Tag Archives: Lender Processing Services

CoreLogic’s 2012 Housing Market Prediction

Where’s the real estate market going in 2012?  Well, according to CoreLogic–nowhere. Is flat growth really in housing’s future? Read the following article and decide for yourself.

Two prominent home-price indices continued to show declines in September and October, with one outlook indicating no more than flat growth in the next two years.

A home-price index report from loan data aggregator Lender Processing Services showed the national average sales price for single-family homes fell 4.4 percent year over year and 1.2 percent month to month in September, to $202,000.

LPS’ Home Price Index, launched in July, tracks monthly sales in more than 13,500 ZIP codes. Within each ZIP code, the index shows historical price changes for five home-price levels, including entry-level, middle-market and high-end homes.

Prices declined on a monthly basis in all ZIP codes covered by LPS. The top 20 percent of homes (selling for more than $317,000) saw a slightly smaller monthly decline, 1.2 percent, than the lowest 20 percent (selling for less than $102,000), which saw a 1.4 percent drop.

housing market forecast“Home prices in September were consistent with the seasonal pattern that has been occurring since 2009,” said Kyle Lundstedt, LPS Applied Analytics’ managing director, in a statement.

“Each year, prices have risen in the spring, but revert in autumn to a downward trend that has not only erased the gains, but has led to an average 3.7 percent annual drop in prices to date. The partial data available for October suggests a further approximate decline of 1.1 percent.”

A report released by property data firm CoreLogic bears out the monthly decline in October. For the third straight month, nationwide single-family home prices fell on both a monthly and yearly basis, dropping 1.3 percent from September and 3.9 percent from October 2010. Excluding distressed sales (short sales and real estate owned home sales, also known as REOs), October’s index fell 0.5 percent from a year ago.

“Home prices continue to decline in response to the weak demand for housing. While many housing statistics are basically moving sideways, prices continue to correct for a supply and demand imbalance. Looking forward, our forecasts indicate flat growth through 2013,” said Mark Fleming, chief economist for CoreLogic, in a statement.

The index was down 32 percent in October from an April 2006 peak. Excluding distressed sales, the drop was 22.4 percent. CoreLogic’s index is based on 30 years of data for repeat sales transactions, and “price, time between sales, property type, loan type and distressed sales.”

Among the 10 most populous metropolitan areas in the country, six saw index declines in October. Only Washington, D.C., and New York-White Plains-Wayne, N.Y.-N.J., saw index increases above 1 percent. When distressed sales were excluded, six experienced index increases.

Most states, 34, experienced year-over-year index drops in October. Ten states and Washington, D.C., saw index rises of more than 1 percent. West Virginia led the way with a 4.8 percent annual rise.

At the other end of the spectrum, Nevada was the only state to see a double-digit index drop in October, down 12.1 percent. When distressed sales were excluded, 28 states and Washington, D.C., saw flat or rising home prices. South Carolina posted the biggest increase, up 4.6 percent.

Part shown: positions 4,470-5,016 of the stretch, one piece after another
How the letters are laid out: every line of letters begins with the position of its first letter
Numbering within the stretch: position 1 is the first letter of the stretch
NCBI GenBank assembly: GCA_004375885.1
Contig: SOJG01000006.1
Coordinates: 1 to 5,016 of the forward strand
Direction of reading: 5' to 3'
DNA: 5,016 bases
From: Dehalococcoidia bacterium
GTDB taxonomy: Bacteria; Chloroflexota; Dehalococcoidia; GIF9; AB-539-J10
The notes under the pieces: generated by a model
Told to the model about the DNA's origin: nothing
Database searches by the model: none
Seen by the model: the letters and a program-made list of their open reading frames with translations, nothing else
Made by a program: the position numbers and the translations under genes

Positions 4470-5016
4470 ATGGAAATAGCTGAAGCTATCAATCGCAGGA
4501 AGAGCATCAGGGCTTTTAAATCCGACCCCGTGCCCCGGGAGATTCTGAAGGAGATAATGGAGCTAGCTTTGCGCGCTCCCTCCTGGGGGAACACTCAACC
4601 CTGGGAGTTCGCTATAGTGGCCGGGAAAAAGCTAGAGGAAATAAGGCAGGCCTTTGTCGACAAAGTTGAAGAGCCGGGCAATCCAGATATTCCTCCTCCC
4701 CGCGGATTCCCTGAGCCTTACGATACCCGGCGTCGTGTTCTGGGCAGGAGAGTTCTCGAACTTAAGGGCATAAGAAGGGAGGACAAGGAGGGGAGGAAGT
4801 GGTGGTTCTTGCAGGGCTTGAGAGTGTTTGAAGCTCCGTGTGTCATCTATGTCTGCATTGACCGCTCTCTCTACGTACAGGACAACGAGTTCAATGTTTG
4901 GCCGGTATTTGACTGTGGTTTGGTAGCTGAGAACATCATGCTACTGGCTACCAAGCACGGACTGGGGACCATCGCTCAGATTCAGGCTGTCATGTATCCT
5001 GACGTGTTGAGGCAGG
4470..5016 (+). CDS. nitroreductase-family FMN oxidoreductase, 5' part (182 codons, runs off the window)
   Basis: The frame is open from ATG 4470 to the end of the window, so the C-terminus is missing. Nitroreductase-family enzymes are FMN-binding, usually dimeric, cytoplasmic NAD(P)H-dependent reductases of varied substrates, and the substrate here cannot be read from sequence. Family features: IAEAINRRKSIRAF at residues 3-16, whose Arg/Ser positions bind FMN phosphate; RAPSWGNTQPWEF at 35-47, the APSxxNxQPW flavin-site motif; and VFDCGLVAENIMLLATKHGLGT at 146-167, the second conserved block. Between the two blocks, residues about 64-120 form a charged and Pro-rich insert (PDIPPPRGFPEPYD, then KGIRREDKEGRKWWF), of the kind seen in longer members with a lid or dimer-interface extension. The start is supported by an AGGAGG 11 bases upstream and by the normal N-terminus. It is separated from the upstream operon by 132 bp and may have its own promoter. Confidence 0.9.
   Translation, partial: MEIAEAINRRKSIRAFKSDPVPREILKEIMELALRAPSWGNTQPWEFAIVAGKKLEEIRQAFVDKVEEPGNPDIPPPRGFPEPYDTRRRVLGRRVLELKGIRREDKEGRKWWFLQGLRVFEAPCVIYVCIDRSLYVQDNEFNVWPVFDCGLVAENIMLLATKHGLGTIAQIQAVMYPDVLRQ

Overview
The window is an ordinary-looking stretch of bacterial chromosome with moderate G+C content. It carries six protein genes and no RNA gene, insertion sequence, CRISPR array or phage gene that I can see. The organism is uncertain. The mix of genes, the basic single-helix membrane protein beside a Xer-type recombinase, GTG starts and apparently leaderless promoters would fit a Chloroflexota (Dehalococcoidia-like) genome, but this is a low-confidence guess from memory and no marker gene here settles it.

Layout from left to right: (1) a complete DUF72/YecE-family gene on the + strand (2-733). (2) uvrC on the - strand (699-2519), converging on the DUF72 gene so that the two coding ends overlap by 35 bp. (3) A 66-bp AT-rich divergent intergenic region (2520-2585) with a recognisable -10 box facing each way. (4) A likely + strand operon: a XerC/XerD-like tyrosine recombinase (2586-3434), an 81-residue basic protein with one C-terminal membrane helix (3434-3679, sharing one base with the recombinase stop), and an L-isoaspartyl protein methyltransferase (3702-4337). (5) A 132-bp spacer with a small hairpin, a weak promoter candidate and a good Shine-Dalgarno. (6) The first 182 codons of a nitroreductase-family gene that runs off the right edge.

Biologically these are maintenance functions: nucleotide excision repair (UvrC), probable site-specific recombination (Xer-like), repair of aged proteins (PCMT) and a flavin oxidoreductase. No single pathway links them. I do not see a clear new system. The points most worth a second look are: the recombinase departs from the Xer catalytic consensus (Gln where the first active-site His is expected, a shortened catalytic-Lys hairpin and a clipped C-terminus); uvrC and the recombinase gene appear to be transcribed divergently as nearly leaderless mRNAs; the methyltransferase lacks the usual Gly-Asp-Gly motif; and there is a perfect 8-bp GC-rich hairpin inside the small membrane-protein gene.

Read more concerning CoreLogic’s real estate prediction here: Research and Trends.

Industry’s Past-Due Mortgages Continue to Drop

How many homeowners in the United States are behind on their mortgage payments? It’s 6,373,000, according to Lender Processing Services (LPS).

past due mortgagesThe number is staggering, but it’s actually on the decline, down from 6,397,000 as of the end of August, and 6,538,000 at the end of July.

LPS offered the media an advance look at the high-level numbers from its mortgage performance report due out later this month.

The company’s data, which is derived from its loan-level database of nearly 40 million mortgage loans, provides evidence that servicers are pushing those loans that have been languishing in non-payment status through the pipeline at a faster pace.

At September month-end, the national mortgage delinquency rate – which includes loans 30 or more days past due, but not in foreclosure – stood at 8.09 percent. That’s down 0.5 percent from the previous month and 12.7 percent from a year earlier.

At the same time, the foreclosure inventory rate – which LPS calculates as loans that have been referred to an attorney but have not yet reached the final stage of foreclosure sale – rose to 4.18 percent in September, up 1.7 percent from August and up 8.9 percent from September of last year.

The same trend of a declining delinquency rate and rising foreclosure rate was reported last month as well.

Of the 6,373,000 mortgage going unpaid in the United States, LPS says approximately 2,172,000 are part of the foreclosure pre-sale inventory.

The remaining 4,202,000 are 30-plus days delinquent but not yet in foreclosure. Of these, 1,844,000 are past due by 90 days or more.

According to LPS’ September study, the five states with highest percentage of non-current loans – which combines foreclosures and delinquencies – have held onto their rankings for three consecutive months. These include: Florida, Mississippi, Nevada, New Jersey, and Illinois.

States with the lowest percentage of non-current loans include: Montana, Alaska, Wyoming, South Dakota, and North Dakota.

This article, “Industry’s Past-Due Mortgages Continue to Drop,” is by Carrie Bay at DSNews.com.